Some rural areas of Ecuador, including the Imbabura Province of the Andes Highlands, are experiencing a double burden of malnutrition where micronutrient deficiencies persist at the same time obesity is increasing as many traditional home-grown foods are being replaced with more commercially prepared convenience foods. Thus, the relationships among agricultural food production diversity (FPD), dietary diversity (DD), and household food insecurity (HFI) of the rural small holder farmers need further study. Therefore, we examined these associations in small holder farmers residing in this Province in the Andes Highlands (elevation > 2500 m). Non-pregnant maternal home managers (n
= 558, x age = 44.1, SD = 16.5 y) were interviewed regarding the number of different agricultural food crops cultivated and domestic animals raised in their family farm plots. DD was determined using the Minimum Dietary Diversity for Women Score (MDD-W) based on the number of 10 different food groups consumed, and household food insecurity (HFI) was determined using the 8-item Household Food Insecurity Experience Scale. The women reported consuming an average of 53% of their total food from what they cultivated or raised. Women with higher DD [MMD-W score ≥ 5 food groups (79% of total sample)] were on farms that cultivated a greater variety of crops (x = 8.7 vs. 6.7), raised more animals (x = 17.9 vs. 12.7, p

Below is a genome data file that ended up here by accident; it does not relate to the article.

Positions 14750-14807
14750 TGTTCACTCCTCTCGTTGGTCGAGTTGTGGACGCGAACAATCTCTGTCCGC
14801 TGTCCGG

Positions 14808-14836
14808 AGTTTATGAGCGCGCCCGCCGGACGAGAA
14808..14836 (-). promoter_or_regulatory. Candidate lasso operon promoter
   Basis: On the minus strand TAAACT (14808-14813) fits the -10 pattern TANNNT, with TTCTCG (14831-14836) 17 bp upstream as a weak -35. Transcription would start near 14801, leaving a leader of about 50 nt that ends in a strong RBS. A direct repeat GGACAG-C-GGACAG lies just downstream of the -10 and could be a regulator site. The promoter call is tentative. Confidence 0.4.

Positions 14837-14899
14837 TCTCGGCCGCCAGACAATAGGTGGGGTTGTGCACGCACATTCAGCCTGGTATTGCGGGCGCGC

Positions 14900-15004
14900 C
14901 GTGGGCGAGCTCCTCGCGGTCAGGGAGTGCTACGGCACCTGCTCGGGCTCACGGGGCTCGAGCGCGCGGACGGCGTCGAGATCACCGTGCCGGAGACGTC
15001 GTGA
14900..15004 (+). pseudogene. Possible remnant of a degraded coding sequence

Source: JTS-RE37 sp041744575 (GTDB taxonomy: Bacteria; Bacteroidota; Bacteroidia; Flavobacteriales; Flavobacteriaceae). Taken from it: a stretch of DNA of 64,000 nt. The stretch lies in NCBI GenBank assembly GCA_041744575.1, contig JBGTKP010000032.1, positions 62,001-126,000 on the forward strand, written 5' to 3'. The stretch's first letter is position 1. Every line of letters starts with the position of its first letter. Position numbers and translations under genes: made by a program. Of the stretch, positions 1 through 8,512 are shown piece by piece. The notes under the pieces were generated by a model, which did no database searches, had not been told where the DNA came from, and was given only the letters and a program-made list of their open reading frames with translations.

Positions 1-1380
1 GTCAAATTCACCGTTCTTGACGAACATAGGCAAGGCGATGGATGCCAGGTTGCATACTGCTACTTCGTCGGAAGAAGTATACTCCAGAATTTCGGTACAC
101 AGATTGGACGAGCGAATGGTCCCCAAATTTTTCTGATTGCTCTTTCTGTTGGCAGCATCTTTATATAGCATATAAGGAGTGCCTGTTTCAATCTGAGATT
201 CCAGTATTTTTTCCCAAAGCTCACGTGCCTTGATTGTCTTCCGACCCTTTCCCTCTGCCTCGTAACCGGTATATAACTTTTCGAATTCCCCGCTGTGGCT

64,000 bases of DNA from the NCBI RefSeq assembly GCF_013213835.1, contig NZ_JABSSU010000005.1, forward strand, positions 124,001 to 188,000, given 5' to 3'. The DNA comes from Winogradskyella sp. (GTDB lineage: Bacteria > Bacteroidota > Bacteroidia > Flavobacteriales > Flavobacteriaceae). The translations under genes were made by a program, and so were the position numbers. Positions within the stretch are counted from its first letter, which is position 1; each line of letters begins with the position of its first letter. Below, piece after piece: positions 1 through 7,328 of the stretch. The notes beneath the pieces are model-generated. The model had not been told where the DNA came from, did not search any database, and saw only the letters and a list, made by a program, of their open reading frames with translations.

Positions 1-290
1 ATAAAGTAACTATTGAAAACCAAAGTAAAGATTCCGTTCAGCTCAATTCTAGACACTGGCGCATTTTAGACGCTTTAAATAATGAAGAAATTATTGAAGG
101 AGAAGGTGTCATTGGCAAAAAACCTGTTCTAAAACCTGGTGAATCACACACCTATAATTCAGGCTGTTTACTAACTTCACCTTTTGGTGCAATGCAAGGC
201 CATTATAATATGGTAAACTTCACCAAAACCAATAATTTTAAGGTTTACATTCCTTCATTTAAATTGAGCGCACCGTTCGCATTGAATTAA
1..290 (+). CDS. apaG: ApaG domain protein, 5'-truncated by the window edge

< 0.05), and reported lower HFI and significantly higher intakes of energy, protein, iron, zinc, and vitamin A (all p
< 0.05). Multiple regression analyses demonstrated that FPD was only modestly related to DD, which together with years of education, per capita family income, and HFI accounted for 26% of DD variance. In rural areas of the Imbabura Province, small holder farmers still rely heavily on consumption of self-cultivated foods, but greater diversity of crops grown in family farm plots is only weakly associated with greater DD and lower HFI among the female caretakers.
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